Plasma Therapies & Vaccines
Safety & Manufacture Of Plasma Therapies
Every medicine possesses some level of safety risk. For plasma - derived therapies, the most important safety issue is the potential for contamination with pathogens originating from the plasma used to manufacture these therapies. Although the theoretical risk of pathogen transmission can never be zero, we use multiple and overlapping safety measures to reduce this risk to as low as is technically feasible. Since the introduction of dedicated virus reduction and removal steps and thorough quality assurance measures in plasma fractionation, there have been no reports of proven transmission of a pathogen via a plasma - derived therapy manufactured by CSL. For more on safety see CSL Behring’s Commitment to Safety and Quality
Safety & Manufacture Of Vaccines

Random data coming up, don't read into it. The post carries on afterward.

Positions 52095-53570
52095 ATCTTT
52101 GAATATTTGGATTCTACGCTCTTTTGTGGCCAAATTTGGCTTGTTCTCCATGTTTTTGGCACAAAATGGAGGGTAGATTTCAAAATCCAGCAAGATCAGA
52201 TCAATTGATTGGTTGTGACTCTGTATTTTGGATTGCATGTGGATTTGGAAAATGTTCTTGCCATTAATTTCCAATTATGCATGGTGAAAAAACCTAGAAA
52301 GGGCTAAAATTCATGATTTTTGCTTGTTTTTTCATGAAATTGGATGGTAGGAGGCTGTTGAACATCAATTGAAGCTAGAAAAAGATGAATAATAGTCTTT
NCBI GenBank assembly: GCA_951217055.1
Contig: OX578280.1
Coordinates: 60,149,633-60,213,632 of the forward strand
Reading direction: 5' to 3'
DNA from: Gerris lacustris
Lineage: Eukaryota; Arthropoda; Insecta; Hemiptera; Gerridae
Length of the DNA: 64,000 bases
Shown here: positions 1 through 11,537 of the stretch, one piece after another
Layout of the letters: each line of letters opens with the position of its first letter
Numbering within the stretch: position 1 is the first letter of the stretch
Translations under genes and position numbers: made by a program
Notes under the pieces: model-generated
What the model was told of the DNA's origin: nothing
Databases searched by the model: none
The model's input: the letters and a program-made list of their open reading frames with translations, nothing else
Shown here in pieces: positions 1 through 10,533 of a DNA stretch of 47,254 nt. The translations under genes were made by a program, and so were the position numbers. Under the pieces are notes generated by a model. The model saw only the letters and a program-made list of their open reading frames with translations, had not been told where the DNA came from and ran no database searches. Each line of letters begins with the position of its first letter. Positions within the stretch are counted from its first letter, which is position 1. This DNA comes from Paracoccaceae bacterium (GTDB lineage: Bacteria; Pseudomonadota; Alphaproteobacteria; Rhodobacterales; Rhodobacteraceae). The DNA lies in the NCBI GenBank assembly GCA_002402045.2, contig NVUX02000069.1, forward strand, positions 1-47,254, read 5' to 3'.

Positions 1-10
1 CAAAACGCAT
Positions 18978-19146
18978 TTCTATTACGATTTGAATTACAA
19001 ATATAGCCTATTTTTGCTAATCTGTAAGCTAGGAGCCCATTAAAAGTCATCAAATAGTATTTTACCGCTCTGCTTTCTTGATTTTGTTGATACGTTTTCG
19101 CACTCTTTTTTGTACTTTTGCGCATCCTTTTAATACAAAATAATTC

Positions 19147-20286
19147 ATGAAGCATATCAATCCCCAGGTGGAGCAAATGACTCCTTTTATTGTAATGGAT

Each year, the World Health Organization (WHO) Global Influenza Network provides CSL with influenza virus samples, which represent the influenza strains predominating in the southern and northern hemispheres. The WHO and local regional authorities then make recommendations for the composition of the vaccine for the southern and northern hemispheres respectively. This ensures that the influenza strains in the vaccine match as closely as possible with the viruses that are likely to circulate in the following southern and northern hemisphere winters.
Our production plants are maintained at the highest standard and are subject to regular inspections by regulatory authorities, including the Australian Therapeutic Goods Administration (TGA) and the US Food and Drug Administration (FDA). CSL’s Seqirus division is one of the largest influenza vaccine companies in the world and utilises both egg and cell-based production technologies, producing a broad portfolio of inactivated influenza vaccines. CSL’s egg-based influenza vaccine is an inactivated vaccine – i.e., it does not contain live influenza virus. The production process involves the use of validated procedures to chemically inactivate the virus. The safety and effectiveness of our influenza vaccine has been documented extensively in clinical studies conducted in healthy volunteers and from post marketing surveillance in the community.